Two to three of patients recovered from coronavirus unable to do things as they had in the past, Dr. Owen Tsang Tak-yin, medical director of the authority’s Infectious Disease Centre at Princess Margaret Hospital in Kwai Chung said, Trend reports with reference to South China Morning Post.
These are the findings of doctors who seen around a dozen discharged patients in follow-up appointments, the information said.
The report said that some patients who recovered from COVID-19 have suffered reduced lung function and now experience problems such as gasping for air when walking quickly.
“They gasp if they walk a bit more quickly. Some patients might have around a drop of 20 to 30 percent in lung function after recovery,” Tsang said.
Tsang also said that these patients would undergo tests to determine how much lung function they still had and physiotherapy would also be arranged to strengthen their lungs.
A review of lung scans of nine infected patients at Princess Margaret found patterns suggesting there was organ damage. But Tsang said the long-term effect on recovered patients, such as whether they would develop pulmonary fibrosis, a condition where lung tissue hardened and the organ could not function properly, had yet to be ascertained.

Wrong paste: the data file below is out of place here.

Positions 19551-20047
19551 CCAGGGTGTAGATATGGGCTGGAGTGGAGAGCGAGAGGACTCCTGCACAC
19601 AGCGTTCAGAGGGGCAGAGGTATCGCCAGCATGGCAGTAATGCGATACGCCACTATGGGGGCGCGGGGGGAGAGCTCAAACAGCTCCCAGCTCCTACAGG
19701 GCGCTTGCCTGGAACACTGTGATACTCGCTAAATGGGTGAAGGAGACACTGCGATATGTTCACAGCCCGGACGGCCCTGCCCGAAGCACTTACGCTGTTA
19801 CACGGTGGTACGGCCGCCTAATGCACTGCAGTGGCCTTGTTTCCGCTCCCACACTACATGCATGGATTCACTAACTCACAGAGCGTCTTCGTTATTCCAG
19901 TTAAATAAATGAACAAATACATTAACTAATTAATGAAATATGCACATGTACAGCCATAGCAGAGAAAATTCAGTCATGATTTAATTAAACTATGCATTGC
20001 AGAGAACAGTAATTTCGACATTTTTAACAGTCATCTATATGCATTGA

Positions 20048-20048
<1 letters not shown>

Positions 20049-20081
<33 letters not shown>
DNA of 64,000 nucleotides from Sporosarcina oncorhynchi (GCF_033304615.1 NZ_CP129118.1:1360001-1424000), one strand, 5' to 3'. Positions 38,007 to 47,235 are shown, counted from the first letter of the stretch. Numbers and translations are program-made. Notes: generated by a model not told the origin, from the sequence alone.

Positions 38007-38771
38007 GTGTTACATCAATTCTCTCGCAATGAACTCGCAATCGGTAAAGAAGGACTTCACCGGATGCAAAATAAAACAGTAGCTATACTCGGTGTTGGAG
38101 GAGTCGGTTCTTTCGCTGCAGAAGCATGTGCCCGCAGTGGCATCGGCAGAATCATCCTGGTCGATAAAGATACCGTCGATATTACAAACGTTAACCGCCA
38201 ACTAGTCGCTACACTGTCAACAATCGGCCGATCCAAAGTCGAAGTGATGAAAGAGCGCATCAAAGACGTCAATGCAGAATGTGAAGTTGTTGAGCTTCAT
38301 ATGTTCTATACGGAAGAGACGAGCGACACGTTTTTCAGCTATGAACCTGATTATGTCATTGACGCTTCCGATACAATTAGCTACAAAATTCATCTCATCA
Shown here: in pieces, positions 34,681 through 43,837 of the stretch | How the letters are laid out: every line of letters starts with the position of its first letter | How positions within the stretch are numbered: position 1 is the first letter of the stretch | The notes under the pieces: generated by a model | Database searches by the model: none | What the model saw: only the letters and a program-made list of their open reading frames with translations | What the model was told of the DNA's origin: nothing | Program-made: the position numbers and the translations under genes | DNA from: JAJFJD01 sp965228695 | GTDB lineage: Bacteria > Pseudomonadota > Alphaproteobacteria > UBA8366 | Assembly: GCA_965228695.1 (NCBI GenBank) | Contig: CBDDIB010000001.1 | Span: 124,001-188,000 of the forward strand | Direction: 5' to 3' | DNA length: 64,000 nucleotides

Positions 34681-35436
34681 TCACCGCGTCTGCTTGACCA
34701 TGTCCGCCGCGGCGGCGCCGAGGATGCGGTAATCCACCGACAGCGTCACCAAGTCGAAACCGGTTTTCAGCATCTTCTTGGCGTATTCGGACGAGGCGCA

He noted that discharged patients could do cardiovascular exercise such as swimming to help the lungs recover gradually.
The outbreak in the Chinese city of Wuhan - which is an international transport hub - began at a fish market in late December 2019. The number of people killed by the disease has surpassed 37,000. Over 788,000 people have been confirmed as infected. Meanwhile, over 166,000 people have reportedly recovered.
Some sources claim the coronavirus outbreak started as early as November 2019.
The World Health Organization (WHO) on March 11 declared COVID-19 a pandemic.
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